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1950-51 Theatre Catalog, 9th Edition, Page 150 (130)

1950-51 Theatre Catalog, 9th Edition
1950-51 Theatre Catalog
1950-51 Theatre Catalog, 9th Edition, Page 150
Page 150

1950-51 Theatre Catalog, 9th Edition, Page 150


I2 T0 20


4' T0 50 YEARS OLD


FIGURE 5. Analysis of adults' age groups in 1950 (open graph) as contrasted to 1949 (shaded graph).

istic of the typical drive-in and its audience.

As these theatres continue to attract patrons without children, due to a growing appreciation of the appeals listed above and of the improving run and clearance status of drive-ins, they inevitably will attract patrons away from conventional theatreseat least to some degree. For that matter, only 30% of the patrons interviewed in 1949, and 28.5% of the patrons in 1950, reported that they attend drive-ins exclusively during the summer, but, at the same time, the average patron did see 58% of his movies at drive-ins during 1949, and 62.5% during the summer of 1950.

However, just as the drive-in theatre may be expected to gain a share of the conventional theatreis audience, especially during the summer, there is also clear-cut evidence that the drive-in stimulates motion picture attendance among all its patrons, a trend from which the conventional theatre stands to benefit, especially during the winter months. Drive-in patrons reported movie attendance (at all theatres) at the rate of 5.21 times a month during the summer, and 3.9 times a month during the winter. These figures represent a significant increase over those reported in 1949 and over the national average for conventional theatre patrons.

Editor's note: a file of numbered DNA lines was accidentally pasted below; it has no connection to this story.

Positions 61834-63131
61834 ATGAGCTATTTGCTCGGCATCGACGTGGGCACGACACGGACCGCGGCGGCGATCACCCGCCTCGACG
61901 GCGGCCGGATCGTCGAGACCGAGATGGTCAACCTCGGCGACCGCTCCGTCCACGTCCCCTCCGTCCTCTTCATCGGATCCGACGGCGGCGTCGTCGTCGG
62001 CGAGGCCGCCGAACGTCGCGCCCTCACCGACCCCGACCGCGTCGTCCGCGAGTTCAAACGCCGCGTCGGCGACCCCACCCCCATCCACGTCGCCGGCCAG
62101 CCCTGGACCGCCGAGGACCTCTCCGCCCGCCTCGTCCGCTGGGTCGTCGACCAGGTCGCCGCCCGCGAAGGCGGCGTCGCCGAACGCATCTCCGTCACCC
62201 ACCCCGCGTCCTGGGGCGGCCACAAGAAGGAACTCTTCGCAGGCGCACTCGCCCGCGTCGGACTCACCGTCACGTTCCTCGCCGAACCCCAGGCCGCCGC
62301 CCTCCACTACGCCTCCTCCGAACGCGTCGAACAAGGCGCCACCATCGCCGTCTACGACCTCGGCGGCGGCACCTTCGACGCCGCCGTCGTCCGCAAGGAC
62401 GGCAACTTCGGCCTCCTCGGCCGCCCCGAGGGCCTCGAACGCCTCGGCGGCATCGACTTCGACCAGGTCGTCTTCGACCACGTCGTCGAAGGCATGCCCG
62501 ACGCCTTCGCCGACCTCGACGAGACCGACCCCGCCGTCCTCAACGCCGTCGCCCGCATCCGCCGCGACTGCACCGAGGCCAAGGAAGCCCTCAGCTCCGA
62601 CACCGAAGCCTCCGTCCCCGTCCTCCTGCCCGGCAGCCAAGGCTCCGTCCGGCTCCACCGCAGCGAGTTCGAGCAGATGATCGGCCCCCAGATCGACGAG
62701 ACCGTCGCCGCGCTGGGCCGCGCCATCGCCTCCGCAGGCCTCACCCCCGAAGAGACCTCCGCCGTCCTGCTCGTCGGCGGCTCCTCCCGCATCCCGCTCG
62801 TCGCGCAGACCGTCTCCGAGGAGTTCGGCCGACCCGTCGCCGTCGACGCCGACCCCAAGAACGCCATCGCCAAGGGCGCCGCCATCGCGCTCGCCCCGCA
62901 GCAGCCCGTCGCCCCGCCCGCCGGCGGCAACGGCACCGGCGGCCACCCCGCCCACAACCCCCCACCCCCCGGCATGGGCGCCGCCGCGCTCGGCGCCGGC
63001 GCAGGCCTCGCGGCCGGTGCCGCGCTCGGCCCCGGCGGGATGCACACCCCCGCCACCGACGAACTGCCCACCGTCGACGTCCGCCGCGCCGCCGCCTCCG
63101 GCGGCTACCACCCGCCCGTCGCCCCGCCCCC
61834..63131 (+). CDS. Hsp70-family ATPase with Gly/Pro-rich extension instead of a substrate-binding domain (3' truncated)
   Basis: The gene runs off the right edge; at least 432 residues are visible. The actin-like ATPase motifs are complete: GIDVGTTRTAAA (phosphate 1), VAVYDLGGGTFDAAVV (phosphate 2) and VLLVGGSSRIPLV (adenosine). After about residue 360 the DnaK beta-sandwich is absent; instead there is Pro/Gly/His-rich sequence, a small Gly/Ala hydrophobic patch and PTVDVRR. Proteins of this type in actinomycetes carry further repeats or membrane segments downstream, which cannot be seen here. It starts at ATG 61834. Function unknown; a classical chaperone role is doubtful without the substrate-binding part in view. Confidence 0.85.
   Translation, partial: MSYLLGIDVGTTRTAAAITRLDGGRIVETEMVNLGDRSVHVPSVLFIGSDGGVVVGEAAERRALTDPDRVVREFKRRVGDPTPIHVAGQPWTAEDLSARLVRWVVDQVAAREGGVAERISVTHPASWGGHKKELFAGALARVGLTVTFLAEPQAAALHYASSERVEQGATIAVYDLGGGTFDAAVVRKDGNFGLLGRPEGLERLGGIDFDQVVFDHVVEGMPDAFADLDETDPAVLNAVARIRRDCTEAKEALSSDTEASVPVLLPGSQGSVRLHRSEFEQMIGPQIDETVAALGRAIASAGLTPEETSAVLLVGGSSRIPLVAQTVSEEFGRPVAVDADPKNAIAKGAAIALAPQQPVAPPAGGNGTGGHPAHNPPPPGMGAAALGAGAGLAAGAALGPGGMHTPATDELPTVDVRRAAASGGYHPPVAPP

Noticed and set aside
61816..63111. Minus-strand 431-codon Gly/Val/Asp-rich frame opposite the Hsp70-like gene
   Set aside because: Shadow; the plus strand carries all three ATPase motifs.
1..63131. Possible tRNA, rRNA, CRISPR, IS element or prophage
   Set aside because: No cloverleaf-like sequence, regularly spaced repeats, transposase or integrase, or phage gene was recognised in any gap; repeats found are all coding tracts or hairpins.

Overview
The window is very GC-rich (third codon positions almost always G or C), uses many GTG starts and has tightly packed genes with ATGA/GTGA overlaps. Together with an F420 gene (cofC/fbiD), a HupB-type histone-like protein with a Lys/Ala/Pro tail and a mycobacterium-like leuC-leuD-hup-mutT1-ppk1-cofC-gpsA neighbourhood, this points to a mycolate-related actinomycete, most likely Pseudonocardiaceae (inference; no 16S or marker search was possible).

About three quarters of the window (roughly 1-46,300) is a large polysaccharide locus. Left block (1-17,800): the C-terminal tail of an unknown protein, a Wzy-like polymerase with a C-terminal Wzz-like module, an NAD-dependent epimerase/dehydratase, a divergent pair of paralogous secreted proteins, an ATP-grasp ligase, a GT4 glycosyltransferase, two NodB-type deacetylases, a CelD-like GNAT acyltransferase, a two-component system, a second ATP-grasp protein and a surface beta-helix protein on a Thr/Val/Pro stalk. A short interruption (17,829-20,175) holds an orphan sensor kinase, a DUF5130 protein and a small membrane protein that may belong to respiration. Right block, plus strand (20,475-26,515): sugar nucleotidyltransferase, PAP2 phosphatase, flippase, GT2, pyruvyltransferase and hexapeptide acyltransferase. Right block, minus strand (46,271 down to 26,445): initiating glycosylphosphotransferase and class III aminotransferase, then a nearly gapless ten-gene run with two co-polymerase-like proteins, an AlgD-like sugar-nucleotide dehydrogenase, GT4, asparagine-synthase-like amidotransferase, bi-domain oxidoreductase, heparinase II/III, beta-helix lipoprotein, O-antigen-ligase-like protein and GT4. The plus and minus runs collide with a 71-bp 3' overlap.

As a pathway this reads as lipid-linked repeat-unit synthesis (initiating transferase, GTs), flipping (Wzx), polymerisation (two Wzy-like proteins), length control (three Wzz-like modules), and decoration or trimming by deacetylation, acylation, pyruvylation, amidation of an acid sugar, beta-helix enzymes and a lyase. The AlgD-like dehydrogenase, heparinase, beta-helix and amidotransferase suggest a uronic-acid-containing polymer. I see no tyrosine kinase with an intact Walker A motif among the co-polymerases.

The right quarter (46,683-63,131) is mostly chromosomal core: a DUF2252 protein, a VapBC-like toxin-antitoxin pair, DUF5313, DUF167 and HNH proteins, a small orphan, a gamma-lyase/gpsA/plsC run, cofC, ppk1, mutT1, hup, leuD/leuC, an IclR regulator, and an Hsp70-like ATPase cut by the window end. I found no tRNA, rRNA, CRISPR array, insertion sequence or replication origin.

Very little change from 1949 occurred in the case of the percentage of cars containing one, two, three, etc., children. For instance, 51% of all cars contained one, two, or three children during both years. However, the attendance of children at drive-in theatres during both first and second performances on weekdays decreased, but was accounted for by a proportional increase in the attendance of children during both first and second performances on weekends. This is true, it should be noted, even during summer months when school is no problem.

Accordingly, booking policies for pictures of potential or known appeal to children might suggest that if such a picture were run on a weekend, maximum family attendance would be stimulated. On the other hand, the scheduling of such a picture during the week might

help to tibeef up" an ordinarily poor night or nights, especially if it is welladvertised and accompanied by a number of cartoons.

With regard to adult patronage per car, two significant changes took place. First, the number of adults per car increased from approximately two and one-third to two and a half between 1949 and 1950. Second, the average age of the adult patron declined somewhat. The first change, an increase in the average number of adults per car, resulted almost entirely from an increase in the number of cars containing either three or four adults. Of course, the number of adults reaches a maximum (per car) during second or late performances, at the same time that the number of children reaches a minimum. The key to this increase in the average number of adults is indicated